3. If you have a RSA public key in the PEM format (which are recognizable by the distinctive -----BEGIN {format}----- and -----END {format}----- markers) within "publickeypem_export" var, you can load it:

    from cryptography.hazmat.primitives.serialization import load_pem_public_key
    from cryptography.hazmat.backends import default_backend
    
    
    public_key_pem_export = (bytes(public_key_pem_export, encoding='utf8') if not isinstance(public_key_pem_export, bytes) else public_key_pem_export)
    
    
    public_key_pem_loaded = load_pem_public_key(data=public_key_pem_export, backend=default_backend())
    
  4. Next Myriam should sign your message with her private key to ensure the recipient can check the message sender with Myriam’s public key to confirm the sender is Myriam:

    from cryptography.hazmat.primitives import hashes
    from cryptography.hazmat.primitives.asymmetric import padding
    import base64
    
    
    message = "the code must be like a piece of music"
    data_to_sign = bytes(message, encoding='utf8') if not isinstance(message, bytes) else message
    
    
    signer = Myriam_private_key.signer(
        padding.PSS(
            mgf=padding.MGF1(hashes.SHA256()),
            salt_length=padding.PSS.MAX_LENGTH
        ),
        hashes.SHA256()
    )
    signer.update(data_to_sign)
    signature = str(base64.b64encode(signer.finalize()), encoding='utf8')
    

    PSS algorithm is the recommended padding choice for any new protocols or applications, PKCS1v15 should only be used to support legacy protocols.

  5. Myriam has all necessary parts to send her secret message to Alistair now:

    [ciphertext, signature]

  6. When Alistair receives Myriam’s message the first thing he'll do is to decrypt the message:

    ciphertext_decoded = base64.b64decode(ciphertext) if not isinstance(ciphertext, bytes) else ciphertext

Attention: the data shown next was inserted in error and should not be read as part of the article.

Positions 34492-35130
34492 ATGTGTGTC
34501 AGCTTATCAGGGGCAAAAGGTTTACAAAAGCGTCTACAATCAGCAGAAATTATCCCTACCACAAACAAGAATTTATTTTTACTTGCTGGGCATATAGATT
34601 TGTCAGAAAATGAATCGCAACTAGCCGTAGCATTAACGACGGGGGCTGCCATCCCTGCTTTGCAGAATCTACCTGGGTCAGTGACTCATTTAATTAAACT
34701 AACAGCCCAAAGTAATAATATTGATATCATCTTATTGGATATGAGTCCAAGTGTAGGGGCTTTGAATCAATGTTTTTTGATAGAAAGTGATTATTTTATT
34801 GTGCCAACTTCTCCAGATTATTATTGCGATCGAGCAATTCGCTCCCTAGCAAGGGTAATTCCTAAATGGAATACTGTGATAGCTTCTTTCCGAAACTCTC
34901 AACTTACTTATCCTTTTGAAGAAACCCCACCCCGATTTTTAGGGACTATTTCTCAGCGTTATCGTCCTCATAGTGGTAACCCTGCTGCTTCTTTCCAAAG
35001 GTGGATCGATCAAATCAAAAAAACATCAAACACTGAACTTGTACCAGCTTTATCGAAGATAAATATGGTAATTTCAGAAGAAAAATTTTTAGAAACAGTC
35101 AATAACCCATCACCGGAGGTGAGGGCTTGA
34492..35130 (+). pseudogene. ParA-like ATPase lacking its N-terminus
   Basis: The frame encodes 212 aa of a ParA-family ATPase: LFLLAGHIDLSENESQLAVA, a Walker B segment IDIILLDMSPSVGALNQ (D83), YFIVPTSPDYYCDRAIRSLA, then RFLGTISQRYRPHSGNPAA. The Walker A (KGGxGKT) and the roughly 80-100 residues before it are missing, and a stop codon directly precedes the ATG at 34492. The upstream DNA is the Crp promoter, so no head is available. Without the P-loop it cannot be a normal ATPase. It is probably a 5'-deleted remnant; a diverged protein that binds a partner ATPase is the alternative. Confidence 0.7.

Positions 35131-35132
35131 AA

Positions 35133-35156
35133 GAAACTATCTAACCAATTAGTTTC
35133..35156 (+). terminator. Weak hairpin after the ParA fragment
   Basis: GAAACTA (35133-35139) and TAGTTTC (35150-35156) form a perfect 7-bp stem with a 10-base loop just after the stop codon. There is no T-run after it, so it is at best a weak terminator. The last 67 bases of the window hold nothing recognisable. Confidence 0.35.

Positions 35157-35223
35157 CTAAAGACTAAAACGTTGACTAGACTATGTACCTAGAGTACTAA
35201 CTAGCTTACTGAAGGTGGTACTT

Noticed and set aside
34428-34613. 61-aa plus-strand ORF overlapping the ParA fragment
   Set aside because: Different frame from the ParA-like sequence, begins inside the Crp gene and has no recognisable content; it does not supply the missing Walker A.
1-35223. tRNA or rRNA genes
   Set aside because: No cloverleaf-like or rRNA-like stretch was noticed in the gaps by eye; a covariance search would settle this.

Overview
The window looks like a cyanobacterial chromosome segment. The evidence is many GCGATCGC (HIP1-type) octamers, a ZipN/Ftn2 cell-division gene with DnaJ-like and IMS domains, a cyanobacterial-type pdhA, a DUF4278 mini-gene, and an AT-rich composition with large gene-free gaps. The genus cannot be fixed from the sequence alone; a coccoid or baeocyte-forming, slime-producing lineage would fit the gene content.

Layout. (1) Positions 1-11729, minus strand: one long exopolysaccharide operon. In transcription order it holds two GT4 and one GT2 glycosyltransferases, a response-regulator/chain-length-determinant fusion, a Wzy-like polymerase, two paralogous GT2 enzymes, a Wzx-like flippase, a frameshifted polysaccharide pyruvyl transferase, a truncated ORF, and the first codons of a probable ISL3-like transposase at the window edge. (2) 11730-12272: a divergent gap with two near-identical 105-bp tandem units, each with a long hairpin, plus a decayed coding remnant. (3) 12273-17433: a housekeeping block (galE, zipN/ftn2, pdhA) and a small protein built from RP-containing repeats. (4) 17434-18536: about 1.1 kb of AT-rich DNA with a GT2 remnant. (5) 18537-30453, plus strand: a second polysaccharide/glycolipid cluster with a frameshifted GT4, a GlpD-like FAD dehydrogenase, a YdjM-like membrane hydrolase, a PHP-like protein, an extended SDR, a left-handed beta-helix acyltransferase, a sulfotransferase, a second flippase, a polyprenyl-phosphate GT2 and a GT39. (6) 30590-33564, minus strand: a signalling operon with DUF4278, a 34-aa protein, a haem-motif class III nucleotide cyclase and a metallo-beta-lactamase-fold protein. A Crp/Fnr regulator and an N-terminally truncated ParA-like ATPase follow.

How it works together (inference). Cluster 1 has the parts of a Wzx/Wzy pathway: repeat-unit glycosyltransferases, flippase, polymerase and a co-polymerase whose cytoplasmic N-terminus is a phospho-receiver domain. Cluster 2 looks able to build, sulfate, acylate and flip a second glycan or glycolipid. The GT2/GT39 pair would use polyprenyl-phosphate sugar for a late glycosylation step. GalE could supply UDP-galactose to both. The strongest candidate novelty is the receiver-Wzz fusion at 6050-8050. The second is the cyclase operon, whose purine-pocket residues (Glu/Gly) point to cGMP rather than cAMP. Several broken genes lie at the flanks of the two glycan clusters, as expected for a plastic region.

plain_text = alistair_private_key.decrypt(
        ciphertext_decoded,
        padding.OAEP(
            mgf=padding.MGF1(algorithm=hashes.SHA1()),
            algorithm=hashes.SHA1(),
            label=None
        )
    )
    plain_text = str(plain_text, encoding='utf8')
    
  7. Last resort, Alistair should check the message origin to determine it is Myriam:

    try:
        plain_text_bytes = bytes(plain_text, encoding='utf8') if not isinstance(plain_text, bytes) else plain_text
        signature = base64.b64decode(signature) if not isinstance(signature, bytes) else signature
        verifier = myriam_public_key.verifier(
            signature,
            padding.PSS(
                mgf=padding.MGF1(hashes.SHA256()),
                salt_length=padding.PSS.MAX_LENGTH
            ),
            hashes.SHA256()
        )
        verifier.update(plain_text_bytes)
        verifier.verify()
        return true
    except InvalidSignature:
        return False
    

Finally, Alistair has got his message sent by Myriam and he could check the message is authentic. Alistair isn’t able to hide his joy!

All of the major cryptographic libraries are often written in C (or in C++). That's because C allows low-level control that managed languages can't provide. In the upcoming posts we will publish how we can manage cryptography operations with GO.

We've created a repository where you can find all the code about this complete sample in https://github.com/brainattica/python-cryptography-sample.

If you want to take a close look at working with RSA in Android, you can do it here http://blog.brainattica.com/working-with-rsa-in-android/

Have fun!